EP3479789A1 - Robotic system for shoulder arthroplasty using stemless implant components - Google Patents

Robotic system for shoulder arthroplasty using stemless implant components Download PDF

Info

Publication number
EP3479789A1
EP3479789A1 EP18204879.3A EP18204879A EP3479789A1 EP 3479789 A1 EP3479789 A1 EP 3479789A1 EP 18204879 A EP18204879 A EP 18204879A EP 3479789 A1 EP3479789 A1 EP 3479789A1
Authority
EP
European Patent Office
Prior art keywords
bone
virtual
cutting tool
robotic
manipulator
Prior art date
Legal status (The legal status is an assumption and is not a legal conclusion. Google has not performed a legal analysis and makes no representation as to the accuracy of the status listed.)
Pending
Application number
EP18204879.3A
Other languages
German (de)
French (fr)
Inventor
Rajan Yadav
Jetinder SINGH
Koustubh Rao
Current Assignee (The listed assignees may be inaccurate. Google has not performed a legal analysis and makes no representation or warranty as to the accuracy of the list.)
Howmedica Osteonics Corp
Original Assignee
Howmedica Osteonics Corp
Priority date (The priority date is an assumption and is not a legal conclusion. Google has not performed a legal analysis and makes no representation as to the accuracy of the date listed.)
Filing date
Publication date
Priority to US201762582624P priority Critical
Application filed by Howmedica Osteonics Corp filed Critical Howmedica Osteonics Corp
Publication of EP3479789A1 publication Critical patent/EP3479789A1/en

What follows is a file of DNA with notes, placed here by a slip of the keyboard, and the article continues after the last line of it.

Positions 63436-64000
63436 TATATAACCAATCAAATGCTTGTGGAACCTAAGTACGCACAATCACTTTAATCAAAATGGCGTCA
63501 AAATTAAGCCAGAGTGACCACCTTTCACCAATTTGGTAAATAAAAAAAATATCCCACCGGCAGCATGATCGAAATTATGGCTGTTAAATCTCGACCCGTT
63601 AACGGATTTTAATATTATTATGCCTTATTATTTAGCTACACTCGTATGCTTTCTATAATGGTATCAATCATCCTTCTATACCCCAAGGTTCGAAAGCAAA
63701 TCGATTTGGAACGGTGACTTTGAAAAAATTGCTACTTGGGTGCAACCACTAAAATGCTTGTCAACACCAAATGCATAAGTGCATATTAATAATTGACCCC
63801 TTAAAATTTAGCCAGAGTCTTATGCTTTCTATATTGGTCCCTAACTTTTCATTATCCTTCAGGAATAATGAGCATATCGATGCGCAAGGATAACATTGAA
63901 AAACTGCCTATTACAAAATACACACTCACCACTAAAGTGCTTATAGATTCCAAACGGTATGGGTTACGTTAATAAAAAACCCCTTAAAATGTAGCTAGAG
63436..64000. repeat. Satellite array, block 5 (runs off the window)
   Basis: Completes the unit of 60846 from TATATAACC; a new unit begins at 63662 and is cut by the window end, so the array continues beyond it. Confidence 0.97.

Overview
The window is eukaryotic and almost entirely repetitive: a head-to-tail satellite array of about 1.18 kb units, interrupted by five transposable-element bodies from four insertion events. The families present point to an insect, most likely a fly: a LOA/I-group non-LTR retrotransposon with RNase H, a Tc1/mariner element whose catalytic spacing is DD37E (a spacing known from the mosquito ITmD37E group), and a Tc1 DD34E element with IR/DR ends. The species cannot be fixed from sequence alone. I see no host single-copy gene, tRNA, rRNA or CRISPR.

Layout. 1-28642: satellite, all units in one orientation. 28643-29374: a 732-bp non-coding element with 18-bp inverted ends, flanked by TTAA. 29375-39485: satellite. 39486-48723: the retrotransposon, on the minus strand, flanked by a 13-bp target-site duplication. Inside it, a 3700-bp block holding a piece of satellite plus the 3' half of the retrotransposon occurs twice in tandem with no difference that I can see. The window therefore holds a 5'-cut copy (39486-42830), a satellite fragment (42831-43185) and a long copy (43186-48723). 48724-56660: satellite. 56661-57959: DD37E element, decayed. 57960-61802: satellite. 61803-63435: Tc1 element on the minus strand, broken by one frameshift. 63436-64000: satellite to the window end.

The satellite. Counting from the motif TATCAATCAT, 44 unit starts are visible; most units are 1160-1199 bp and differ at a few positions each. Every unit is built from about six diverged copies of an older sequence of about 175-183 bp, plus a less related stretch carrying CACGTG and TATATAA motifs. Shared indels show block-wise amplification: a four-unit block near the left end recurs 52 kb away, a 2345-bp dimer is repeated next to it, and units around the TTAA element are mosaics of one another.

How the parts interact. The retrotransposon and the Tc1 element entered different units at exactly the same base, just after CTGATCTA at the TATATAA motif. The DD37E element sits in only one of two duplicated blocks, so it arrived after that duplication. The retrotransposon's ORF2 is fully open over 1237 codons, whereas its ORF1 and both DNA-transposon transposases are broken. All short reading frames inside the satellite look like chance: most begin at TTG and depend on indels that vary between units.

Application status is Pending legal-status Critical

Links

Images

Classifications

    • AHUMAN NECESSITIES
    • A61MEDICAL OR VETERINARY SCIENCE; HYGIENE
    • A61FFILTERS IMPLANTABLE INTO BLOOD VESSELS; PROSTHESES; DEVICES PROVIDING PATENCY TO, OR PREVENTING COLLAPSING OF, TUBULAR STRUCTURES OF THE BODY, e.g. STENTS; ORTHOPAEDIC, NURSING OR CONTRACEPTIVE DEVICES; FOMENTATION; TREATMENT OR PROTECTION OF EYES OR EARS; BANDAGES, DRESSINGS OR ABSORBENT PADS; FIRST-AID KITS
    • A61F2/00Filters implantable into blood vessels; Prostheses, i.e. artificial substitutes or replacements for parts of the body; Appliances for connecting them with the body; Devices providing patency to, or preventing collapsing of, tubular structures of the body, e.g. stents
    • A61F2/02Prostheses implantable into the body
    • A61F2/30Joints
    • A61F2/46Special tools or methods for implanting or extracting artificial joints, accessories, bone grafts or substitutes, or particular adaptations therefor
    • A61F2/4603Special tools or methods for implanting or extracting artificial joints, accessories, bone grafts or substitutes, or particular adaptations therefor for insertion or extraction of endoprosthetic joints or of accessories thereof
    • A61F2/4612Special tools or methods for implanting or extracting artificial joints, accessories, bone grafts or substitutes, or particular adaptations therefor for insertion or extraction of endoprosthetic joints or of accessories thereof of shoulders
    • AHUMAN NECESSITIES
    • A61MEDICAL OR VETERINARY SCIENCE; HYGIENE
    • A61BDIAGNOSIS; SURGERY; IDENTIFICATION
    • A61B34/00Computer-aided surgery; Manipulators or robots specially adapted for use in surgery
    • A61B34/10Computer-aided planning, simulation or modelling of surgical operations
    • AHUMAN NECESSITIES
    • A61MEDICAL OR VETERINARY SCIENCE; HYGIENE
    • A61BDIAGNOSIS; SURGERY; IDENTIFICATION
    • A61B34/00Computer-aided surgery; Manipulators or robots specially adapted for use in surgery
    • A61B34/20Surgical navigation systems; Devices for tracking or guiding surgical instruments, e.g. for frameless stereotaxis
    • AHUMAN NECESSITIES
    • A61MEDICAL OR VETERINARY SCIENCE; HYGIENE
    • A61BDIAGNOSIS; SURGERY; IDENTIFICATION
    • A61B34/00Computer-aided surgery; Manipulators or robots specially adapted for use in surgery
    • A61B34/30Surgical robots
    • AHUMAN NECESSITIES
    • A61MEDICAL OR VETERINARY SCIENCE; HYGIENE
    • A61BDIAGNOSIS; SURGERY; IDENTIFICATION